I'm looking forward to the next book in the Johnnies series, which hopefully will focus on Ethan!

Spoiler!
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The end felt a little too perfect. Everything ties up too neatly, too perfectly. Also, since most readers will be familiar with Chase in Shadow, they'll notice some repeated themes. The ending isn't bad, and it definitely is sweet, but the almost absolute perfection of it all working out felt like too much to me. I could have been left with more hope and fewer definites.

23.11.12

Carved in Flesh ed by SL Armstrong & Kristen Pavka

Carved in Flesh ed by SL Armstrong & Kristen Pavka
Stars: 3/5

Length: 193 pages
Blurb
People often say that the true perfection in the human form is in its imperfections. Scars are visceral reminders of a person's past, a sign of an event that can never fade. Whether it was gained in combat, a traumatic experience, or part of a ritual with a lover, scars are the ultimate labels. They leave a permanent mark on the body and spirit that, one way or another, change a person forever.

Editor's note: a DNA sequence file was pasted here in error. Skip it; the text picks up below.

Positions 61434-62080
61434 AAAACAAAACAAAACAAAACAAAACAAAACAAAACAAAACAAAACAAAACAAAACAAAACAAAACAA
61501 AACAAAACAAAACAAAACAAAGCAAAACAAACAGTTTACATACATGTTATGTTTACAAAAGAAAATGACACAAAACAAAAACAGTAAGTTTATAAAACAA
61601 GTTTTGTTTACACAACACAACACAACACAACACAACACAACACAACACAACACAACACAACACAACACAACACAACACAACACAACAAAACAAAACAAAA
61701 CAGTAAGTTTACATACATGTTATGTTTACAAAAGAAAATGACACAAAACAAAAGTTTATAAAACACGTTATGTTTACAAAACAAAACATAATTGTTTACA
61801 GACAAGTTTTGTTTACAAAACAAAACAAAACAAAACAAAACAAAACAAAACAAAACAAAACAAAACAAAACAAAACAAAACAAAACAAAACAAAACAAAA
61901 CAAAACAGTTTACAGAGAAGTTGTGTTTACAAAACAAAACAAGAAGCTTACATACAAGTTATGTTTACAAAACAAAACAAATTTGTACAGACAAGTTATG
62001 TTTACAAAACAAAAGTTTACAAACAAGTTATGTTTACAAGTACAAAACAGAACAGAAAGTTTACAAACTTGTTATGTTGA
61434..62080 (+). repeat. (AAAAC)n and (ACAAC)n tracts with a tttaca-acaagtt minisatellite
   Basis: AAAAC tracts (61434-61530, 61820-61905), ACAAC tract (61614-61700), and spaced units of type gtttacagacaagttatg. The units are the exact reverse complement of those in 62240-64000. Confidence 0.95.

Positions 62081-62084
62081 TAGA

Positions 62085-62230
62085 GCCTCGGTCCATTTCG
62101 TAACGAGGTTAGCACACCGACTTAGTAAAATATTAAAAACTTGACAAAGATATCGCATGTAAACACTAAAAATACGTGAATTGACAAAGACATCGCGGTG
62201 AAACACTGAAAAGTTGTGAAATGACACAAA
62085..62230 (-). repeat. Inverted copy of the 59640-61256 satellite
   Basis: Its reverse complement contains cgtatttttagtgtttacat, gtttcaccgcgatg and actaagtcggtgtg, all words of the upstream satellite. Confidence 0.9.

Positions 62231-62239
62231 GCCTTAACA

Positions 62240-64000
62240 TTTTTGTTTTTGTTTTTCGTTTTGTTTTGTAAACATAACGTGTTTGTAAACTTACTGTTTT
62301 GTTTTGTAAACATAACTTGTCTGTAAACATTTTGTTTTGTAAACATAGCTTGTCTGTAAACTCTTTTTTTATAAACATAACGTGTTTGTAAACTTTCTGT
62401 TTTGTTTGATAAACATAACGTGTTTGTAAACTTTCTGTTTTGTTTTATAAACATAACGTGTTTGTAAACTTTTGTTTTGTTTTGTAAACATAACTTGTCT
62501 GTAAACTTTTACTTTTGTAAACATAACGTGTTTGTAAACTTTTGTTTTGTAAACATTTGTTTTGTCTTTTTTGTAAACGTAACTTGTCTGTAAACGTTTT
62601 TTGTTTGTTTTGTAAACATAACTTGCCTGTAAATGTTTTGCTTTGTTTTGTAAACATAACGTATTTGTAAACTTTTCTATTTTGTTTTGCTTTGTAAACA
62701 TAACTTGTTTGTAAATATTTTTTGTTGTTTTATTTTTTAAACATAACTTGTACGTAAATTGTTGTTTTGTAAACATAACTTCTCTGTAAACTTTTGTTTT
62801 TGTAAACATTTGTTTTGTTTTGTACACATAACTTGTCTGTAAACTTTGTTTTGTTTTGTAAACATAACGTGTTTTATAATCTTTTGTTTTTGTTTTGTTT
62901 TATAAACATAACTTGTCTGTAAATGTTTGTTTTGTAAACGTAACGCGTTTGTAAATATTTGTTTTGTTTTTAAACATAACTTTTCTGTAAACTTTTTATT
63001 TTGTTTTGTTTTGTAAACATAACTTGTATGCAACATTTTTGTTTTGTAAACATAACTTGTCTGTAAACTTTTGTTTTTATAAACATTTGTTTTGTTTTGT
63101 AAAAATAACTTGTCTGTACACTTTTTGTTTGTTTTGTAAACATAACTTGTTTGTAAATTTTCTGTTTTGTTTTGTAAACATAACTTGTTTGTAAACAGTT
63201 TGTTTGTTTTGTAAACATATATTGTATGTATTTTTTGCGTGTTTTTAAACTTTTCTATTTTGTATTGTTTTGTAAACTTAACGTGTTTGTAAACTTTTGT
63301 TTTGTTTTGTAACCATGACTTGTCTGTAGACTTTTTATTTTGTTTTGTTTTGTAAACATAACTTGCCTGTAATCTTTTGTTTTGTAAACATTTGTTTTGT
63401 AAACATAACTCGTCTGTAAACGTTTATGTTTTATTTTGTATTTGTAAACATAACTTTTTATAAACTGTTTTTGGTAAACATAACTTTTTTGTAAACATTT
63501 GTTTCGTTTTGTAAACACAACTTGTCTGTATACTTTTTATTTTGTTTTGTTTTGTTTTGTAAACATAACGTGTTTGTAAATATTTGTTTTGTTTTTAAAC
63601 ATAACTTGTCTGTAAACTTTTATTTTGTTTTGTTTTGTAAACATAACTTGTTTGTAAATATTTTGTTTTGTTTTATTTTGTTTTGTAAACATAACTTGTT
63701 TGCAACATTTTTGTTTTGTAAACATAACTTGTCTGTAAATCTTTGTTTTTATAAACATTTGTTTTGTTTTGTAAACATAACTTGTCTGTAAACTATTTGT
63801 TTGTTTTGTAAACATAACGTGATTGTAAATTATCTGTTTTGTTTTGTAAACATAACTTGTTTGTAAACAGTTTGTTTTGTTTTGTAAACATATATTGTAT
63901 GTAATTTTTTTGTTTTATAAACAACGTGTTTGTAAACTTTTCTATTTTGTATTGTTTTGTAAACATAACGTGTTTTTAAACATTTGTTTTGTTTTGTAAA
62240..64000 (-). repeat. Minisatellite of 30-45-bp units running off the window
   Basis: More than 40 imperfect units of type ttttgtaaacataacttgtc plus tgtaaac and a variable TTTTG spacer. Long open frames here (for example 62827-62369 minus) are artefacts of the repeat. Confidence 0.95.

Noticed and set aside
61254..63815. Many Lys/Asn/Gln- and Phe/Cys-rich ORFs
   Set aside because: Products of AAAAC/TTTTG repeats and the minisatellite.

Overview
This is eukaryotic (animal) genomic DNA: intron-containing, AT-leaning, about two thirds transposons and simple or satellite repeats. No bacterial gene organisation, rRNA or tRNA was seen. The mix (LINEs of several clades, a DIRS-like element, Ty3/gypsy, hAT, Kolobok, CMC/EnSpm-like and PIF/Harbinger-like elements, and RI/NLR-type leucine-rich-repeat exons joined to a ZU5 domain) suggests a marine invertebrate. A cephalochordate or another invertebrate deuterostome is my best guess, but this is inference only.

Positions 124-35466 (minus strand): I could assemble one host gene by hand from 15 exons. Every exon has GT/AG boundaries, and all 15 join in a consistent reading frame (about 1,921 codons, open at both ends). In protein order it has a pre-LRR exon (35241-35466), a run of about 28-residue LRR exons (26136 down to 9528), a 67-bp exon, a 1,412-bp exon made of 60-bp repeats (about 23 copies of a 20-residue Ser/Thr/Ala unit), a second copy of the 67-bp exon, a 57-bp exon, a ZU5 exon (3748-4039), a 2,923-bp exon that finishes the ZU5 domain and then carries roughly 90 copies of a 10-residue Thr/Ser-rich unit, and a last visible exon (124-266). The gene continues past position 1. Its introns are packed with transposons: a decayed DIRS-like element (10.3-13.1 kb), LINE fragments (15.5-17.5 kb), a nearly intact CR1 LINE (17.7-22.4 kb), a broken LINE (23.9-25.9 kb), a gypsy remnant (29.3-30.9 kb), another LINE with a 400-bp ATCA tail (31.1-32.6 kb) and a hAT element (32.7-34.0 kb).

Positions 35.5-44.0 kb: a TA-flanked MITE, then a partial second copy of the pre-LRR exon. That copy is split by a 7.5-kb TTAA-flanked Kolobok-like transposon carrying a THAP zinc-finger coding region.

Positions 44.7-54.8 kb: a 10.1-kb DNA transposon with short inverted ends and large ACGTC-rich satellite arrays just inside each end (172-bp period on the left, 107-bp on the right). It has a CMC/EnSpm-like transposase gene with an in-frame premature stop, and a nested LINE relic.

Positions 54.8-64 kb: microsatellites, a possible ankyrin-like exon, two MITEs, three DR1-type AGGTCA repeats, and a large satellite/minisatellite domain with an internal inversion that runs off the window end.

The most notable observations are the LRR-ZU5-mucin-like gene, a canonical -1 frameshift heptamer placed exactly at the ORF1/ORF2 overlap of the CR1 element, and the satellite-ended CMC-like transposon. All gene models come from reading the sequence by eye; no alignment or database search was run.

Overall
Anthologies are always tough, and once again I found a wide range of quality, both in writing and storytelling. How much you enjoy the stories will really depend on what you want out of them: Are you here purely for the carving kink? Then they all will probably satisfy that. For those who want more depth and exploration, there are a good number for that as well, and even the ones I considered weak were still enjoyable.

I must admit that the creation of scars always made my skin crawl, but after reading "Oren's Right" and "Sojourn Home," it has become beautiful. These stories definitely opened my eyes, and it was interesting the different ways the authors interpreted the theme.